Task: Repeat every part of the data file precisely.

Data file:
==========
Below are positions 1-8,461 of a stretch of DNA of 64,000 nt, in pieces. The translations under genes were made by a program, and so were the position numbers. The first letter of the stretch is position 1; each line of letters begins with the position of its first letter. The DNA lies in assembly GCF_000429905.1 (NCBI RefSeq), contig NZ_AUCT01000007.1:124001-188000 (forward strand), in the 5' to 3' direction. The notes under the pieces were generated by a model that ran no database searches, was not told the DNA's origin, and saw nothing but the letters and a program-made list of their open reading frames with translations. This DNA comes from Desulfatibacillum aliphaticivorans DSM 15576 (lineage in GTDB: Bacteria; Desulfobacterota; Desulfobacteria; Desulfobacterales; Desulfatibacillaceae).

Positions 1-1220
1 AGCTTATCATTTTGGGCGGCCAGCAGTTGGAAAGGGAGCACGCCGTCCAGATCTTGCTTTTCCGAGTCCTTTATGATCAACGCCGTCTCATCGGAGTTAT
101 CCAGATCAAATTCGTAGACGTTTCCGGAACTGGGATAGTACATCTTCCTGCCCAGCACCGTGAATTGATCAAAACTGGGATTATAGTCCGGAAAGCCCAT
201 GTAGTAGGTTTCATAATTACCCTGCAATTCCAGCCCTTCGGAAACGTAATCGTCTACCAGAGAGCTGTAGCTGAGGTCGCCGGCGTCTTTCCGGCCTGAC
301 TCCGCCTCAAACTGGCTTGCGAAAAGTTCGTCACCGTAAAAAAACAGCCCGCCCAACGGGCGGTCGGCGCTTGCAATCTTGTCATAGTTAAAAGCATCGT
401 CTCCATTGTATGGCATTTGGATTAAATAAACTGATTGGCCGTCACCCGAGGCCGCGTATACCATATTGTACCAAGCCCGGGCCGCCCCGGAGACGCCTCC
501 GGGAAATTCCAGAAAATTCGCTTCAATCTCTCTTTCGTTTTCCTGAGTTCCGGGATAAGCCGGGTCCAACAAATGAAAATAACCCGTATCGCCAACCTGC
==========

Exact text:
Below are positions 1-8,461 of a stretch of DNA of 64,000 nt, in pieces. The translations under genes were made by a program, and so were the position numbers. The first letter of the stretch is position 1; each line of letters begins with the position of its first letter. The DNA lies in assembly GCF_000429905.1 (NCBI RefSeq), contig NZ_AUCT01000007.1:124001-188000 (forward strand), in the 5' to 3' direction. The notes under the pieces were generated by a model that ran no database searches, was not told the DNA's origin, and saw nothing but the letters and a program-made list of their open reading frames with translations. This DNA comes from Desulfatibacillum aliphaticivorans DSM 15576 (lineage in GTDB: Bacteria; Desulfobacterota; Desulfobacteria; Desulfobacterales; Desulfatibacillaceae).

Positions 1-1220
1 AGCTTATCATTTTGGGCGGCCAGCAGTTGGAAAGGGAGCACGCCGTCCAGATCTTGCTTTTCCGAGTCCTTTATGATCAACGCCGTCTCATCGGAGTTAT
101 CCAGATCAAATTCGTAGACGTTTCCGGAACTGGGATAGTACATCTTCCTGCCCAGCACCGTGAATTGATCAAAACTGGGATTATAGTCCGGAAAGCCCAT
201 GTAGTAGGTTTCATAATTACCCTGCAATTCCAGCCCTTCGGAAACGTAATCGTCTACCAGAGAGCTGTAGCTGAGGTCGCCGGCGTCTTTCCGGCCTGAC
301 TCCGCCTCAAACTGGCTTGCGAAAAGTTCGTCACCGTAAAAAAACAGCCCGCCCAACGGGCGGTCGGCGCTTGCAATCTTGTCATAGTTAAAAGCATCGT
401 CTCCATTGTATGGCATTTGGATTAAATAAACTGATTGGCCGTCACCCGAGGCCGCGTATACCATATTGTACCAAGCCCGGGCCGCCCCGGAGACGCCTCC
501 GGGAAATTCCAGAAAATTCGCTTCAATCTCTCTTTCGTTTTCCTGAGTTCCGGGATAAGCCGGGTCCAACAAATGAAAATAACCCGTATCGCCAACCTGC